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Today is a special day for dairy lovers. To celebrate, we’ve got a few cheesy tips for National Cheese Lovers Day, January 20th. Here you will find all kinds of great ideas to better your experience with and love affair with cheese.  American’s love their cheese. So does Craig Gile. He is a former “cheese grader” for Cabot Creamery. Currently Northwest Regional Sales Manager, his job was to eat cheese. In fact, he used to sample as many as  200 cheeses a day!

Cheese Lovers

Craig Gile was a cheese grader for Cabot Creamery and offers some cheesy tips for National Cheese Lovers Day

I caught up with him this week to get some tips on using, serving and even storing cheese. I also wanted to know about his job and if he needed an assistant. First of all, dairy is in his blood. He grew up on a dairy farm in Vermont and started working at Cabot while in college.

A cheese grader, not grater

Cabot specializes in cheddar cheese and has warehouses full of it. At each one, there are sample blocks. Craig would roll up with a special knife, pull a core of the sample cheese and get to work. He tested for all kinds of things like PH and salt. Then he got to taste. Next, he determined how the cheese is aging and what it would be best used for. For instance, shredding, slicing, or extended aging.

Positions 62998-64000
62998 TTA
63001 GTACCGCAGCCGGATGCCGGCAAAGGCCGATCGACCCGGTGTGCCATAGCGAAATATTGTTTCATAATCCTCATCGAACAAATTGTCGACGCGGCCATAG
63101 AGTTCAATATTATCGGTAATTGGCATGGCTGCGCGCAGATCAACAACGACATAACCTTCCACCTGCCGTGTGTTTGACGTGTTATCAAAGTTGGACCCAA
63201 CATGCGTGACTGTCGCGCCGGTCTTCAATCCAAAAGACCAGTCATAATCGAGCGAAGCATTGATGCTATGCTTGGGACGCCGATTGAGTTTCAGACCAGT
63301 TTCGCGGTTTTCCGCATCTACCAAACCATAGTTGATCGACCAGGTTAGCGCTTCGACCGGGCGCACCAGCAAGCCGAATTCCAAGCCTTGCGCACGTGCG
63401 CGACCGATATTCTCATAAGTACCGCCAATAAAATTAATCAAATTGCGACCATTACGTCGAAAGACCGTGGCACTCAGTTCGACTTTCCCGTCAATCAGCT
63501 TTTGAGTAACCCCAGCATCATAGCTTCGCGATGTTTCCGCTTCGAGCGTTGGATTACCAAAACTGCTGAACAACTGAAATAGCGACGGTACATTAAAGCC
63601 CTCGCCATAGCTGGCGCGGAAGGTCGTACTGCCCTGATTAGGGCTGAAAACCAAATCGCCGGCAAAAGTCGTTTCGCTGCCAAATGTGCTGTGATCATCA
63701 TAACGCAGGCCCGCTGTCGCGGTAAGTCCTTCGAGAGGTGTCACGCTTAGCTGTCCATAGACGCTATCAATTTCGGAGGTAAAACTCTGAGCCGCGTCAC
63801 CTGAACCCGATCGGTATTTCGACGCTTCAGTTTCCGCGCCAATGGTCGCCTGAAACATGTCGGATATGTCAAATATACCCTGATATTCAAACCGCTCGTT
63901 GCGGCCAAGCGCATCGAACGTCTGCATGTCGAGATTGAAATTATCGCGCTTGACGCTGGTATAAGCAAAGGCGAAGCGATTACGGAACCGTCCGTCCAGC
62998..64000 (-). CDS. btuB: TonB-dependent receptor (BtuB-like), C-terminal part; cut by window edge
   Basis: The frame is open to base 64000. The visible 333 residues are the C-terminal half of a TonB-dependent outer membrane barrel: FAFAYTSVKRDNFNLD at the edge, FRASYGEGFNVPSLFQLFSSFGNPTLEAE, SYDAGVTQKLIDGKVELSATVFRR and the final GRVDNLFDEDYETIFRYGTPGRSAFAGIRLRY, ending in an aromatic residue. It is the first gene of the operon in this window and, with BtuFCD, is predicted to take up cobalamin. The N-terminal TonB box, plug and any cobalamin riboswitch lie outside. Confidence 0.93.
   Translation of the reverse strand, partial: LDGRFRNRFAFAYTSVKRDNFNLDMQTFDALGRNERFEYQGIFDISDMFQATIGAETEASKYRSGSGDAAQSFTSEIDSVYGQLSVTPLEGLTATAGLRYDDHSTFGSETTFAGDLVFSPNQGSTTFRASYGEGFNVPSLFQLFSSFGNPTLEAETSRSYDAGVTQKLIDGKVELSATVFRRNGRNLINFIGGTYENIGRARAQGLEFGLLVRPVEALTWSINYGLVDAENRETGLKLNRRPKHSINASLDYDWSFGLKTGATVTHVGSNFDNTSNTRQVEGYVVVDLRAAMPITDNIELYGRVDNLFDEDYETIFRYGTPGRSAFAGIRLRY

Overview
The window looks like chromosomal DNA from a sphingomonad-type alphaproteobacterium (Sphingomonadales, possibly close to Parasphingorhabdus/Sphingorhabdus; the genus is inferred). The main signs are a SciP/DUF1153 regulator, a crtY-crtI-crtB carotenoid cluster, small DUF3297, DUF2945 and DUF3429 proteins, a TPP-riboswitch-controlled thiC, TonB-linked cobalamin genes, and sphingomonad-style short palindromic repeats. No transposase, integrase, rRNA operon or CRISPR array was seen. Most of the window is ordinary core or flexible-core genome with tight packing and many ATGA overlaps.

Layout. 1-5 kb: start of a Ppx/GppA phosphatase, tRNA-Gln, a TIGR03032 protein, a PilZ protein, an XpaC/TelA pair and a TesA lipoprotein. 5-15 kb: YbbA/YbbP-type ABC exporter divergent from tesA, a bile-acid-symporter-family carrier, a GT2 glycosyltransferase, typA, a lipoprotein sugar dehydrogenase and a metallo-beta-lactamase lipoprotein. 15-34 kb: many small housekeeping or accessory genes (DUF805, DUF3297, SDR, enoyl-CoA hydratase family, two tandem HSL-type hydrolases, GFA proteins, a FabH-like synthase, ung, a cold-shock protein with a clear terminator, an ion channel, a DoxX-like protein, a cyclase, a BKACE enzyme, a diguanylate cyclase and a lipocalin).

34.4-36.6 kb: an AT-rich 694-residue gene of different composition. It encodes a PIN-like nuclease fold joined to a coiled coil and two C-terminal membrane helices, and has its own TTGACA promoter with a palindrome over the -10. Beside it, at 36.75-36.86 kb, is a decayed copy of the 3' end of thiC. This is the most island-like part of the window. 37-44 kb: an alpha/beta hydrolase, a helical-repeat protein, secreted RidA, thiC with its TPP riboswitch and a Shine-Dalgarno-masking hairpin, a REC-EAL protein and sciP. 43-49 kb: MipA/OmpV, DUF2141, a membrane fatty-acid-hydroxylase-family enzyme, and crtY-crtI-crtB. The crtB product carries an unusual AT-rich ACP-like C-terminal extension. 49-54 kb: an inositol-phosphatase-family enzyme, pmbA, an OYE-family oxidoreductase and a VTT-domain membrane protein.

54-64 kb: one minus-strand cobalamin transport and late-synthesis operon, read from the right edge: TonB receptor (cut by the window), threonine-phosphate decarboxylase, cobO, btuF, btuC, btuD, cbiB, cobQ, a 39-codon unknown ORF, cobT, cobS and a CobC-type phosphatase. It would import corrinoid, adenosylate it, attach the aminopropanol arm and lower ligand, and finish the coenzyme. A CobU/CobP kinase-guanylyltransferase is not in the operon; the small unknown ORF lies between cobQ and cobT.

“A lot can go wrong with cheese,” he says. “Cheese is complicated.”

Craig’s cheesy tips

When looking to serve cheese at a party or when wanting to pair it with other foods, desserts, wine and spirits, he has some advice. “Don’t overthink it. It’s about the experience. Stop and experience the cheese.” In other words, slow down. Take a minute to really enjoy the texture and all the flavors that are present. Let it melt in your mouth, literally.

“Cheese pairings are not an exact science. The best thing to do is try to match the intensity levels of the cheese with whatever wine or spirit you are serving,” he says. You don’t necessarily have to match flavors, however, that is another way.

  • Best temperature for cheese

    Cheese should be served room temperature. If it’s too cold, you miss its glorious subtleties. How long before serving it should be out of the refrigerator depends on it’s density. A thick block of aged cheddar takes longer to get to room temp than a soft goat or triple cream cheese.
    Cheese lovers day

  • Best way to store cheese

    Cheese needs to breathe and it needs humidity. Put it in the drawer with your fruits and veggies so it doesn’t dry out. Plastic is not optimal for storage as it could advance the formation of mold. Craig suggests wrapping left overs in butcher block paper.

  • Tricks to help cheese melt

    Aged cheeses just don’t melt well. If you want some of their flavors, simply add a teaspoon or less of sodium citrate. Craig says it keeps the fat and protein from separating and allows you to better use older cheeses.

    cheese lovers

  • Wine Pairing tips

    Go back to the basics and try to match flavor profiles. If your cheese is acidic, look for a wine that is similar. If you are serving a big bold cheddar, stick to full  or medium body wines such as cabernet, syrah, or  zin. Maybe pick a region of the world and serve cheese from the area with the wines produced there. Experiment and have fun.

    cheese lovers

  • Grilled cheese tips

    Mix two cheeses together. One that is intense like a cheddar and one that is more mild like muenster. The same or similar mix can be used for all kinds of food toppings.

    cheese lover